The humanistic approach is principally informed and inspired by the philosophies of phenomenology and existentialism, particularly the philosophy of Martin Heidegger. Heidegger influentially shed light on the importance of the dwelling places in which people live. Essential to Heidegger’s reconceptualization of place were, however, his notions of “dasein” (dwelling) and “being” (as being in/at a place). For Heidegger, being and place are inextricably bound together and indeed inseparable; place is essential for the very idea of experience and consciousness. Our experience and our consciousness of the world in which we live are only possible through our existence in a place. In other words, consciousness is not possible without a place in which to live. Heidegger articulates this dynamic interaction as “situatedness”. To be “situated” means to be placed in relation to other things in that place; it is a temporal dwelling in a site. To be in a place thus is a “happening”. Therefore, to “be” is to exist within a structure of belonging that is already in a certain place. It is through “situatedness” or placedness that our existence has its origins and basis.
Another approach to the study of place is the materialist approach or critical human geography. The main assumption of this approach is that places are socially constructed. A seminal work that belongs to this approach is The Production of Space by the French philosopher Henry Lefebvre. Lefebvre suggests a hermeneutic triad through which we can approach space/place: “spatial practice”, “representations of space”, and “representational space”. “Spatial practices” are the “perceived” space of everyday ordinariness, “space” which structures lived reality; they includesroutes and networks, patterns and interactions that connect places and people, images with reality, work with leisure.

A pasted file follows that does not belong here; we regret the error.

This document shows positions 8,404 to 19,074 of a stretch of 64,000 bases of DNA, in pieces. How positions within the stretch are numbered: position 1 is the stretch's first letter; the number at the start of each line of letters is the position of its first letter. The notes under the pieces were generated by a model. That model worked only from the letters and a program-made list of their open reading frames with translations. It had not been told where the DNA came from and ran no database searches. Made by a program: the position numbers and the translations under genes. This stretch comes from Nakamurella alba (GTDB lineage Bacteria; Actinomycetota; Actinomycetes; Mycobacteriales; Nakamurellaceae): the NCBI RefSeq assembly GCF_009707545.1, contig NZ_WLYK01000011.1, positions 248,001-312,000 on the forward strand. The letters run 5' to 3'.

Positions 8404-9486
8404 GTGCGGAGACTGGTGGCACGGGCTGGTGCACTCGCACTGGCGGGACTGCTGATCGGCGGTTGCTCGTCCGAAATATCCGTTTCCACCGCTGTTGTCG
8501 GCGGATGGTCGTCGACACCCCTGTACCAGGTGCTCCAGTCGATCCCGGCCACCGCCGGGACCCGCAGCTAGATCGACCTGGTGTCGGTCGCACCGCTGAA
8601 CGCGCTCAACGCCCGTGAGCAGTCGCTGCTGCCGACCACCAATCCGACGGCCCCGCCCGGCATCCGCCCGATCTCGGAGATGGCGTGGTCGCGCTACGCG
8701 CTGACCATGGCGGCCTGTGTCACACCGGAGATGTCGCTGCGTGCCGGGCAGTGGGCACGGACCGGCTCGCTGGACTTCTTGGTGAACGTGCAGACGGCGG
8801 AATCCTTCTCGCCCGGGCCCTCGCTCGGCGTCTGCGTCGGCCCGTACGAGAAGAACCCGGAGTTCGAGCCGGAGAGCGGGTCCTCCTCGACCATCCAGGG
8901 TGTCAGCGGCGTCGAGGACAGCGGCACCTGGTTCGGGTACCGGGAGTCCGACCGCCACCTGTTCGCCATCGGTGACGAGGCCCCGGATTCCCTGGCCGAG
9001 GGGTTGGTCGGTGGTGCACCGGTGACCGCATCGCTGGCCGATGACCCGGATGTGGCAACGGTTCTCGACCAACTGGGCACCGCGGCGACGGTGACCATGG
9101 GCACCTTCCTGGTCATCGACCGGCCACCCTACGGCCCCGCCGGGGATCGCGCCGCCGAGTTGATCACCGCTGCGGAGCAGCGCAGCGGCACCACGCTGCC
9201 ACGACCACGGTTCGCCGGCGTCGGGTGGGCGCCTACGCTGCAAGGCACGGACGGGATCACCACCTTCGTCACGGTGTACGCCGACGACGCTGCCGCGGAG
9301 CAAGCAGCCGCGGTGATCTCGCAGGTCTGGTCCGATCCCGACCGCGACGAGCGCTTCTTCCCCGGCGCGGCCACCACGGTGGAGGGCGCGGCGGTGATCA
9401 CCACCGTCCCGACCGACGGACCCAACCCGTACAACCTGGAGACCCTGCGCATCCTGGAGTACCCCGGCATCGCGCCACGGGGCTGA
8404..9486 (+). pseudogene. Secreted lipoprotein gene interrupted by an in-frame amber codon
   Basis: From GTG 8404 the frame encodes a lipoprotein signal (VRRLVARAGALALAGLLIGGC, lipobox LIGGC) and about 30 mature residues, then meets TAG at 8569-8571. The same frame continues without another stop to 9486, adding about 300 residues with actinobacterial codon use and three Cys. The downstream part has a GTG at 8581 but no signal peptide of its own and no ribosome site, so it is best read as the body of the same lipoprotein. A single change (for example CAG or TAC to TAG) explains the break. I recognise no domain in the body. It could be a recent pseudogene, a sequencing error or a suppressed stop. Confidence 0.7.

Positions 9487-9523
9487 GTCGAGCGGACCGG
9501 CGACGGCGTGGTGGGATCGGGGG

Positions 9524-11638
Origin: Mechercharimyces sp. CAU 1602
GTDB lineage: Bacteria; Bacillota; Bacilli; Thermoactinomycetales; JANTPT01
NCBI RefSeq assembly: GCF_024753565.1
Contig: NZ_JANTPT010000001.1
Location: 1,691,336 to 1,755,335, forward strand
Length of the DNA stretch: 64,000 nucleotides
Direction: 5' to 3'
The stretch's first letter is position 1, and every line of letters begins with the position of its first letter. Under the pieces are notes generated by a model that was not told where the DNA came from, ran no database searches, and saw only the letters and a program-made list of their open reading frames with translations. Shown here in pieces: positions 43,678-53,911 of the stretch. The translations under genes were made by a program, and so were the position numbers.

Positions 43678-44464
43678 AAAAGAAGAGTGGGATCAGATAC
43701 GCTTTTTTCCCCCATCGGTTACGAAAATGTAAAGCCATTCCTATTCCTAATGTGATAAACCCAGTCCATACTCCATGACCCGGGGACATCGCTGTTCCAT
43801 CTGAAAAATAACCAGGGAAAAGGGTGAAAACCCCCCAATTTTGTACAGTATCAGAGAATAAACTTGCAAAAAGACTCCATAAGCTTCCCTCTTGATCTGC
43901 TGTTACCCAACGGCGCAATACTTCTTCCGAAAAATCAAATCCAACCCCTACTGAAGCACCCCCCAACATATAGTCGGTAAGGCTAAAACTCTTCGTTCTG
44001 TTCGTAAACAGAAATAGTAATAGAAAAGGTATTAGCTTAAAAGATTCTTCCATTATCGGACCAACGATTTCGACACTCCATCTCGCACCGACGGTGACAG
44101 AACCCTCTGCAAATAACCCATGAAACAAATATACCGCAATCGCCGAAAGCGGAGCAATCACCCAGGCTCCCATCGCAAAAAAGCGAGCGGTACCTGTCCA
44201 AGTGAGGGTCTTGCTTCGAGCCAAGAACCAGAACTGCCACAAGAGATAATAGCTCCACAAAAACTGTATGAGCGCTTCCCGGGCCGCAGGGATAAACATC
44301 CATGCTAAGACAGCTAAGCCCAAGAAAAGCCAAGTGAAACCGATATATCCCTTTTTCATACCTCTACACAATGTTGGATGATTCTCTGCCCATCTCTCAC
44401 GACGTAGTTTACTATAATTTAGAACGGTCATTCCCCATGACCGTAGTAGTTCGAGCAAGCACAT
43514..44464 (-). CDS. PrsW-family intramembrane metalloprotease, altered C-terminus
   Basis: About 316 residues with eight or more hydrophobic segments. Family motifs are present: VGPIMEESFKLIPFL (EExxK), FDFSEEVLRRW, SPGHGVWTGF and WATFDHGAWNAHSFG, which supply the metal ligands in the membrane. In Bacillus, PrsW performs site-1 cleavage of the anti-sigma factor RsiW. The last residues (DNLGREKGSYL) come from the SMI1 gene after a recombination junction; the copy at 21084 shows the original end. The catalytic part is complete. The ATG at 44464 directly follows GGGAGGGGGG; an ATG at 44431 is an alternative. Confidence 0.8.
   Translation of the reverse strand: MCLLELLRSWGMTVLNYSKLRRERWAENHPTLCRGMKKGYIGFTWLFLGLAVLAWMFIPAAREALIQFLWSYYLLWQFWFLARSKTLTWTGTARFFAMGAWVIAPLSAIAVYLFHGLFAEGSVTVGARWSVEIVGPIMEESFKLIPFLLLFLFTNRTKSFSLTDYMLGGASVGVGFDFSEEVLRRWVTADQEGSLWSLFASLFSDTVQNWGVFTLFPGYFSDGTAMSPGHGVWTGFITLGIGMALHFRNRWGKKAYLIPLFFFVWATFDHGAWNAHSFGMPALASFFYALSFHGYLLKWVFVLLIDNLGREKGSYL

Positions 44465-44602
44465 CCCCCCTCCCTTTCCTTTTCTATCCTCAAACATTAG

The permanent potential for change and creativity in place is most notably argued for by the French scholar Michel de Certeau. He writes about practice in relation to place and space. Through walking, argues de Certeau, we defy place and challenge it; we actively participate in modifying and rewriting of places and consequently make them our own. This book also draws from other approaches to place such as Yi-Fu Tuan and others.
The first chapter focuses on place in Joyce’s Dubliners (including the interior, the exterior, the public place of the street, and the space of home and country); it is argued that Joyce’s short story cycle generates a polyphonic world. Joyce’s use of the short story form and the short story cycle in particular is remarkably suitable to express the urban experience of Dublin. Joyce’s open-ended stories are like the city through which his characters walk endlessly and aimlessly only to end up where they started. His decision to network the stories in a short story cycle, made up of short narratives connected through shared themes and motifs, yet separate, was fortuitous.
This form allows the interaction between stories, and, as such, sheds light on the various spaces and aspects of Dublin, which, put together, create a kaleidoscopic chronotope, an image of a city that is both holistic and fragmentary. This fragmentary form constructs diverse and independent, yet related, narratives rather than one unified narrative and, by implication, one unified and stable place. In this sense at least, the collection could be properly labelled “polyphonic”, or interiorly dialogical in Bakhtinian terms. Such is the Joycean place itself: both real and imagined, interiorly diversified, yet homogenous in its paralysis plight.